Highlands NC July 4th Activities

 L to R: Rick Willeford, Hank Ross, Dennis (Doc) Wilson and Mike Kaiser.

L to R: Rick Willeford, Hank Ross, Dennis (Doc) Wilson and Mike Kaiser.

The Rotary Club of Highlands will present its Annual Fourth of July Cookout at the Community Building’s parking lot which is adjacent to the ball park. A second location will be on Hickory Street at the ball park. Food will be available from 11:00 A.M. to 1:00 P.M.

Choose your entrée — from hamburgers, hot dogs, barbecue pork or chicken fillets — for your box lunch, which will include pickles, potato chips and a cookie. This year the barbecue will be cooked by Highlands’ famous chef Joel Porter. All condiments will be available.

The cookout compliments the various events to be held at the ball park on the 4th, including a visit by MAMA, the hospital’s emergency helicopter. The Fire Department’s ladder truck will be on display. There will also be games for children and adults, among which will be a three-legged race and a water balloon toss.

At 1:00 P.M. at Mill Creek, the stream by SweeTreats, the Second Annual Rotary Rubber Duck Derby will be held. Purchase a rubber duck for $10 and have a chance to win $250 for 1st place, $100 for 2nd place and $50 for 3rd place.

All proceeds from the cookout and the Rubber Duck Derby will benefit the Rotary Club’s charity fund which provides grants to the many Highlands organizations which help to make this a better community.

Contributed by Stell Huie

 

Fireworks on the Green in Cashiers NC

The Village Green is proud to present this year’s celebration of America with a “Fireworks Extravaganza On the Green.” The event will begin at 5:30 P.M. Friday, July 5 at The Village Green Commons on Frank Allen Road. The Greater Cashiers Area Merchants Association is partnering with The Village Green to create a spectacular evening for residents and visitors to the Cashiers area during Independence Day Weekend.

The festivities include live music by The Extraordinaires, a rhythm and blues band that will be sure to have folks out of their chairs dancing. Food and drink will be available for purchase or those who want can pack a picnic dinner. People should plan to bring lawn chairs for general seating. Admission is free, however a limited number of VIP packages are available that include valet parking, reserved seating and drink tickets for the event. VIP packages can be purchased by calling the GCAMA office at (828) 743-8428.

The highlight of the night will be the colossal fireworks display with music that accompanies the show. “More than five hundred brilliant pyrotechnics will burst red, white and blue across the Cashiers Valley night sky,” noted Ann Self, Executive Director of The Village Green. She also observed, “What could be better than watching fireworks with family and friends at The Village Green?”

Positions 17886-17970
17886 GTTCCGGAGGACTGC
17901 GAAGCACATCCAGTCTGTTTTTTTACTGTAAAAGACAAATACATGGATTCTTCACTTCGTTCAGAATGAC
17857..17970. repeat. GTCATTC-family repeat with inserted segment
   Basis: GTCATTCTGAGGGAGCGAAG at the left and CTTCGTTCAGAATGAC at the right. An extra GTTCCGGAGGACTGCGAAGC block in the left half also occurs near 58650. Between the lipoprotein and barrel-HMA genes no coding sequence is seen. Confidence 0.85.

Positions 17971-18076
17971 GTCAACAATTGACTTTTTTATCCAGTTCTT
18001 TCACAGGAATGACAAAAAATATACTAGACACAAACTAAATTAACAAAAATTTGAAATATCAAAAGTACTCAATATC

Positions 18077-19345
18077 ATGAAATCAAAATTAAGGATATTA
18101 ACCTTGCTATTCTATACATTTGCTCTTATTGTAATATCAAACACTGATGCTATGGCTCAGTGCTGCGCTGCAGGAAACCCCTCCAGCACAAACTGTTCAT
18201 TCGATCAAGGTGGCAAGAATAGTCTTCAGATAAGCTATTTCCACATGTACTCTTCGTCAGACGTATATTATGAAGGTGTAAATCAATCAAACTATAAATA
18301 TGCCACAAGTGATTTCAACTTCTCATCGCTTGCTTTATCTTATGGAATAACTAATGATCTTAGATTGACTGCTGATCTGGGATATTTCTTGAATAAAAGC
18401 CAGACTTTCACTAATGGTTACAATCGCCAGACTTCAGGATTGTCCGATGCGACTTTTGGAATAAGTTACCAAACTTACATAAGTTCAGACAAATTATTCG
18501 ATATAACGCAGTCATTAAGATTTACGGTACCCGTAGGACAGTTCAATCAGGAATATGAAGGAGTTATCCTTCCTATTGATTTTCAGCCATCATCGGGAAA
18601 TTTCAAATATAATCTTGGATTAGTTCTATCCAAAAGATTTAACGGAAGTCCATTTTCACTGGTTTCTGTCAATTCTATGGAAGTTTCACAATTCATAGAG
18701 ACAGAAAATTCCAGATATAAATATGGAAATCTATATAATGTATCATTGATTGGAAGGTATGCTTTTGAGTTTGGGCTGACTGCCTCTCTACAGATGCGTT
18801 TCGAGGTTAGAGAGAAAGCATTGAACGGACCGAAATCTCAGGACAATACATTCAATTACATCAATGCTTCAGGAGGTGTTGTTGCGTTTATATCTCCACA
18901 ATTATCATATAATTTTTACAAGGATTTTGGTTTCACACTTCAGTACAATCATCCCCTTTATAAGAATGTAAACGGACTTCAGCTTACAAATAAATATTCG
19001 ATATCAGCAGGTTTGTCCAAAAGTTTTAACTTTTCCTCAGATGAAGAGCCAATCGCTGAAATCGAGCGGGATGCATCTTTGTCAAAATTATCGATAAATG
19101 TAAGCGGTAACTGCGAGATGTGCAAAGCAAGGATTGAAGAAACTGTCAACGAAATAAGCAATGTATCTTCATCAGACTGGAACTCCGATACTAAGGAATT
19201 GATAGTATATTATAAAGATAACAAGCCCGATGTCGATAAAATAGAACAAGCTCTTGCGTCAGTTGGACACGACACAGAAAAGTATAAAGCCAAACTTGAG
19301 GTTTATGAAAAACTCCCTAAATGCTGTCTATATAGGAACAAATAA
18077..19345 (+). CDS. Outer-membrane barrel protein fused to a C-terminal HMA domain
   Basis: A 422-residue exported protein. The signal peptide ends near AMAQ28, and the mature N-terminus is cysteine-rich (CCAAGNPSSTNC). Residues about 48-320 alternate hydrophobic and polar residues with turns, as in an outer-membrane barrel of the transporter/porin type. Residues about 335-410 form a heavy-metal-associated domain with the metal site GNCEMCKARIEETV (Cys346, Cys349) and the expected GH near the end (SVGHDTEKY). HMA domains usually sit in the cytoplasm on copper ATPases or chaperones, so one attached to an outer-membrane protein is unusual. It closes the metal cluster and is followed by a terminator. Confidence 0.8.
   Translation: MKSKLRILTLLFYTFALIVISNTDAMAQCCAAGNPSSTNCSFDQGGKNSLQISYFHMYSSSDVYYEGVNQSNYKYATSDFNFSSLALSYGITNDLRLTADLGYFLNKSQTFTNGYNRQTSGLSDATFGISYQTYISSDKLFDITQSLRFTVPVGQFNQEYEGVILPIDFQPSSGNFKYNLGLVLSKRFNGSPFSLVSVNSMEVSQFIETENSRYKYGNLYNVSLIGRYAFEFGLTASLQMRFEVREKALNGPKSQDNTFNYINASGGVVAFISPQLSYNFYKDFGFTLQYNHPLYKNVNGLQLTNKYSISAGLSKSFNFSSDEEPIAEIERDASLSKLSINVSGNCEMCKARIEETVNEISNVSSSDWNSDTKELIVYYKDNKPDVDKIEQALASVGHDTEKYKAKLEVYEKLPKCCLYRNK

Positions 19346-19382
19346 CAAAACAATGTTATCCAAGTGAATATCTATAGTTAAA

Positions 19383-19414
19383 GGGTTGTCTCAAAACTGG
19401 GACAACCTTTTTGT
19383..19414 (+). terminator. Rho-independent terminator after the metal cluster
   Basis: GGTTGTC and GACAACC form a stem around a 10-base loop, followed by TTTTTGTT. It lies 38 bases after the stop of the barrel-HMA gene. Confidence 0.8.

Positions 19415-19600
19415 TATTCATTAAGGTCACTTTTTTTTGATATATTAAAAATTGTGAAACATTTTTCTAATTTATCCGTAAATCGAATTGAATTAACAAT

Many small towns and communities have cut or drastically reduced fireworks displays in recent years because of financial constraints. The Village Green stepped up to ensure this would not be the case in Cashiers. “The Village Green is delighted to preserve another treasured tradition for our community, and we hope that this will be the best part of the holiday weekend for people here in the area,” remarked Jochen Lucke, Chairperson of the Board of Directors of The Village Green. The mission of The Village Green is to enhance the quality of life for those who live and vacation in the greater Cashiers area.

The fireworks are provided through the Jackson County Board of Commissioners and the Parks and Recreation Department. The Village Green is a 12.5-acre park for public enjoyment that relies on private funding for operation. The Village Green was the host venue for more than eighty concerts, parties and functions last year. “We are looking forward to an even greater number of gatherings this season,” said Self. “Events like the fireworks extravaganza would not be possible without the generous support of our donors,” Self pointed out. For more information about The Village Green, visit www.villagegreencashiersnc.com.

Contributed by Ann Self

 

 

Summer Events in Cashiers NC

The Greater Cashiers Area Merchants Association has planned a summer full of events for locals and visitors alike to enjoy.

Starting on June 7, GCAMA’s summer concert series “Groovin’ on the Green,” returns with a fantastic line-up of performers. This free event has grown in popularity each year. Join GCAMA on Fridays at 6:30 P.M., at The Village Commons. Bring a blanket, a beverage, and enjoy the music.

Following is the schedule:

June 7 – Jay Drummond – Acoustic/Country; June 14 – Hurricane Creek Band – Classic Rock/Pop and Originals; June 21 – Caribbean Cowboys – A Little Bit of Everything; June 28 – Jackson Taylor Band – Classic Rock/Pop; July 12 – Leigh Glass and the Hazards – Original Bluesy Rock; July 26 – Aaron LaFalce – Singer/Songwriter; August 2 – Soldier’s Heart – Rock, Country, Bluegrass, Southern Rock; August 9 – Unspoken Tradition – Bluegrass; August 16 – Les Freres Michot – Traditional Cajun; August 23 – Blind Melon Phillips – Hot Guitar and Horns; August 30 – Hurricane Creek – Classic Rock/Pop and Originals